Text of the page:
Caribbean Net News, Cayman Islands
OECS trade ministers discuss European trade
18 July 2007
CASTRIES, St. Lucia: OECS Trade Ministers accommodated the European Commission’s principal negotiator for the Economic Partnership Agreement, Karl Falkenburg on Wednesday.
The Trade Ministers held extensive talks with the European Commission official on the process towards a free trade arrangement called the Economic Partnership Agreement (EPA).
The European Commission’s chief negotiator for the EPA thinks all players saw the need to bring closure to the negotiations before the implementation of the agreement in 2008: “I think we had very open detailed discussion about the negotiations. I think we both agreed on the need to bring the negotiations to a conclusion within the time frames envisaged, that is by the end of this year. We noted that substantive progress had been achieved and we urgently need to address the market access issues that are outstanding. I hope that the discussion clarifies that we had realistic approaches that could take into account the regional differences that exist among the different participants in this CARIFORUM negotiations.”
Falkenburg says he will welcome further dialogue with the OECS Ministers. He also notes that the current negotiations must apply flexibility to ensure that substantive positions are considered: “The illustration of how we would think market access issues could be dealt with is a very flexible and very reasonable one. We accept that there can be differences between individual countries on the CARIFORUM side but we do think it will also be important to define a road map that at least over time will lead to the target of establishing a single economy and market in the CARIFORUM as a major vehicle to creating more prosperity and more economic growth.”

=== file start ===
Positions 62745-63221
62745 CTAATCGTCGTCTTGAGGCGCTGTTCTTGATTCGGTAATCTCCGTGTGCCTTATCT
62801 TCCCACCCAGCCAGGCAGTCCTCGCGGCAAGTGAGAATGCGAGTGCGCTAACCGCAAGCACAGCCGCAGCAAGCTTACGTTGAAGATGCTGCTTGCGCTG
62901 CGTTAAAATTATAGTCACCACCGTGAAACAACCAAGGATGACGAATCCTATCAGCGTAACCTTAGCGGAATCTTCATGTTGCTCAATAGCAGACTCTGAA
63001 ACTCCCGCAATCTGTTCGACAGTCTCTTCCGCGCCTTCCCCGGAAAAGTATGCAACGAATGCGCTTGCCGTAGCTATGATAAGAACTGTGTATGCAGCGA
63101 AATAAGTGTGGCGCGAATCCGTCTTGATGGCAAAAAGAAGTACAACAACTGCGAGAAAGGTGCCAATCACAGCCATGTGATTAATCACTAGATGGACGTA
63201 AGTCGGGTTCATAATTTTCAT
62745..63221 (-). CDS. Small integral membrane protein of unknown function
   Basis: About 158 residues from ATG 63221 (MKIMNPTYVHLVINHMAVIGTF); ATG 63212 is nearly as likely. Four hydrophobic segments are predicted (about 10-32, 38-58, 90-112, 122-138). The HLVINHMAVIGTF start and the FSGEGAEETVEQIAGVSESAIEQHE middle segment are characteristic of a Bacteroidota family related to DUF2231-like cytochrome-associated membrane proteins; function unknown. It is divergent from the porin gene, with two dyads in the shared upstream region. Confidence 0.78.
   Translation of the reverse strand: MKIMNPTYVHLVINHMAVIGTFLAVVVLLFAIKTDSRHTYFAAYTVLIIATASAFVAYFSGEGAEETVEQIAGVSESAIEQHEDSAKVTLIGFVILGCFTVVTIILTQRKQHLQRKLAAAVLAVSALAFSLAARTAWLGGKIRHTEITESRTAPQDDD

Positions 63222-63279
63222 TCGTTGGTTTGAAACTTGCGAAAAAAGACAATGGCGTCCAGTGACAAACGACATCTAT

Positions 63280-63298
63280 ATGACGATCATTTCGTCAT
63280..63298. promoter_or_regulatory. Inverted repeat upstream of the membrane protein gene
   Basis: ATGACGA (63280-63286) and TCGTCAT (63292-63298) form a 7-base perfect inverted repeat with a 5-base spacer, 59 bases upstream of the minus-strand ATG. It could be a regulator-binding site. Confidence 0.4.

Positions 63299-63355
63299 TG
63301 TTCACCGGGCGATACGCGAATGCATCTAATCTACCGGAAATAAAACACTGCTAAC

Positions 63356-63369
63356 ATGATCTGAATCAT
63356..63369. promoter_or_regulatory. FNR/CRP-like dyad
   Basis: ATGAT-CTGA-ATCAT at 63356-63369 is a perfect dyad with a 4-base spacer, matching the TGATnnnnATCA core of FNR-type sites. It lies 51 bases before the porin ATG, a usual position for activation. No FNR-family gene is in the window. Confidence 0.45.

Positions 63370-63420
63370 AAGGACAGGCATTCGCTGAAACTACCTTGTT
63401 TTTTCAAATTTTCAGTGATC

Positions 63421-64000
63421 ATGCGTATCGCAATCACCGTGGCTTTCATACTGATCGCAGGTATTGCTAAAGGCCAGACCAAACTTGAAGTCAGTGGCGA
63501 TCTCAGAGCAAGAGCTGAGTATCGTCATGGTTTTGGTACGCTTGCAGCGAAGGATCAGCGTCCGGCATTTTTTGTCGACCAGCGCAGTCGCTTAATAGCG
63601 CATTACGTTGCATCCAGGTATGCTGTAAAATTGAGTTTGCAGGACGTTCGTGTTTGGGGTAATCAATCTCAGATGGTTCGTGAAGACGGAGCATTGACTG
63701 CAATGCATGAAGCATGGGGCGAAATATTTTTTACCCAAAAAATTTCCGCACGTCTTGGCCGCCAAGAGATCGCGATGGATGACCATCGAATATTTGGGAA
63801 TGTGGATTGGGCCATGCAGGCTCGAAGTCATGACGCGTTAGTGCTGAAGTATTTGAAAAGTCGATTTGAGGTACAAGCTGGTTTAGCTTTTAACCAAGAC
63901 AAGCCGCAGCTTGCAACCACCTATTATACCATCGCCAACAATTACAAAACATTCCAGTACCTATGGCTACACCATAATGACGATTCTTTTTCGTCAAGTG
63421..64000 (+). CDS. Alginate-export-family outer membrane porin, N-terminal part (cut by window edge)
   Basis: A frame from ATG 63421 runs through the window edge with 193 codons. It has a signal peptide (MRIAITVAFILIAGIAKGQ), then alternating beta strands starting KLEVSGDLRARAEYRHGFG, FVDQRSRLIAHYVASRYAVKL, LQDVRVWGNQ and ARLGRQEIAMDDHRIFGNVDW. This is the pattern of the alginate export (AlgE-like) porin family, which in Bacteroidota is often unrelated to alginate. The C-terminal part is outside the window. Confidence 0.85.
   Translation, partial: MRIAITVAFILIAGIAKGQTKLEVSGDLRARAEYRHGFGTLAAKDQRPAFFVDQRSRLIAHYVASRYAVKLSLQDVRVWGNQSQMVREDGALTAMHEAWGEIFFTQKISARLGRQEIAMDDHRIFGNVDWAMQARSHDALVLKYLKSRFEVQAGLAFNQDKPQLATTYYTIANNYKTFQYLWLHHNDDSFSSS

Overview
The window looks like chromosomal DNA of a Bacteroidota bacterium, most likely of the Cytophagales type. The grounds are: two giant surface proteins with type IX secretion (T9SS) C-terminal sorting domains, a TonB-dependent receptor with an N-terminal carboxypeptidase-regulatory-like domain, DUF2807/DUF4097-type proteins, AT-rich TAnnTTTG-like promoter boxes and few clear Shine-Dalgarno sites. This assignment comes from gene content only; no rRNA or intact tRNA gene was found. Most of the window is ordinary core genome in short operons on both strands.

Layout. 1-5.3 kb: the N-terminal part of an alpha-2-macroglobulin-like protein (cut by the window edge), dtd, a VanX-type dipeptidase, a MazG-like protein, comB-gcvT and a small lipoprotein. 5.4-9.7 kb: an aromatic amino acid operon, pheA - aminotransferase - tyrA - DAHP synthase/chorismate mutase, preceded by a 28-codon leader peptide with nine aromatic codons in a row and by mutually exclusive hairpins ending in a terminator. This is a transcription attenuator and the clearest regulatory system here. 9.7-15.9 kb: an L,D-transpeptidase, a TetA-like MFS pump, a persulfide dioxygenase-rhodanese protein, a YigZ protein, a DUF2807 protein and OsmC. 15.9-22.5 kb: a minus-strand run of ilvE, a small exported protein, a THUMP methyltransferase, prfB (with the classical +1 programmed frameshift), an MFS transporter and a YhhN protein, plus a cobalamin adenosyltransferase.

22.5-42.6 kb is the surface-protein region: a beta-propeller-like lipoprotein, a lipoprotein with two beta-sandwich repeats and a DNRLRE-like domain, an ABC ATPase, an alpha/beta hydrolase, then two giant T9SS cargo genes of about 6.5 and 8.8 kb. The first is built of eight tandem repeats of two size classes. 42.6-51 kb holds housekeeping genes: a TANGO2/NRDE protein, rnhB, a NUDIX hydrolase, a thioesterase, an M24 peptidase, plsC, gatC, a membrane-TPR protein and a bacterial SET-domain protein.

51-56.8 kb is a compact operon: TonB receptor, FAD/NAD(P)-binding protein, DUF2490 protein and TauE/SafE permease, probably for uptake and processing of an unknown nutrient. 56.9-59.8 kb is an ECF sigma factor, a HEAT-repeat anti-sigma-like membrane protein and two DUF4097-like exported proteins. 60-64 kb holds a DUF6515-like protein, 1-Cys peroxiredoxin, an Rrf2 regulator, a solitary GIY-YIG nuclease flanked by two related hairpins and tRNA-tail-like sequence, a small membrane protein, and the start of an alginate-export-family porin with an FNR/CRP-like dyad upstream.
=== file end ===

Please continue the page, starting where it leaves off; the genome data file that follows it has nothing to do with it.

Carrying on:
Chairman of the OECS Ministers of Trade Anthony Boatswain of Grenada said the meeting with the EU is to help ensure that the concerns of the OECS are looked at in the context of the negotiations: “From their perspective it is imperative that we complete the negotiations on time. From our perspective we are saying yes they need to complete but let us hasten slowly because it is better not to have an arrangement than to have a bad agreement at the end which we will regret. However we are working towards that objective. They have a time frame for the ushering in of this new trading relationship. They are the ones calling the shots and they could say: ’You have not completed the negotiations. It is an open system now and we will be giving you the same treatment as we give other developing countries.’ We are saying yes we want to complete the negotiations but one has to be sure that we have certain protection even at the end of these negotiations.”
The recent dialogue between the OECS Trade Minister’s and The European Commission’s Chief EPA negotiator is acknowledged as a clear indication of the urgency and importance of addressing the OECS concerns in a way that facilitates the effective and positive conclusion of the EPA negotiations.
“We want to know what kind of assistance will come to us to safeguard our vulnerable economies once we make that transition from a preference to preference-free environment and that is extremely importance to us. Both sides were frank. It was not only an issue of the EPA but we also looked at bananas and some concerns raised by other countries in terms of access to new markets,” said Boatswain.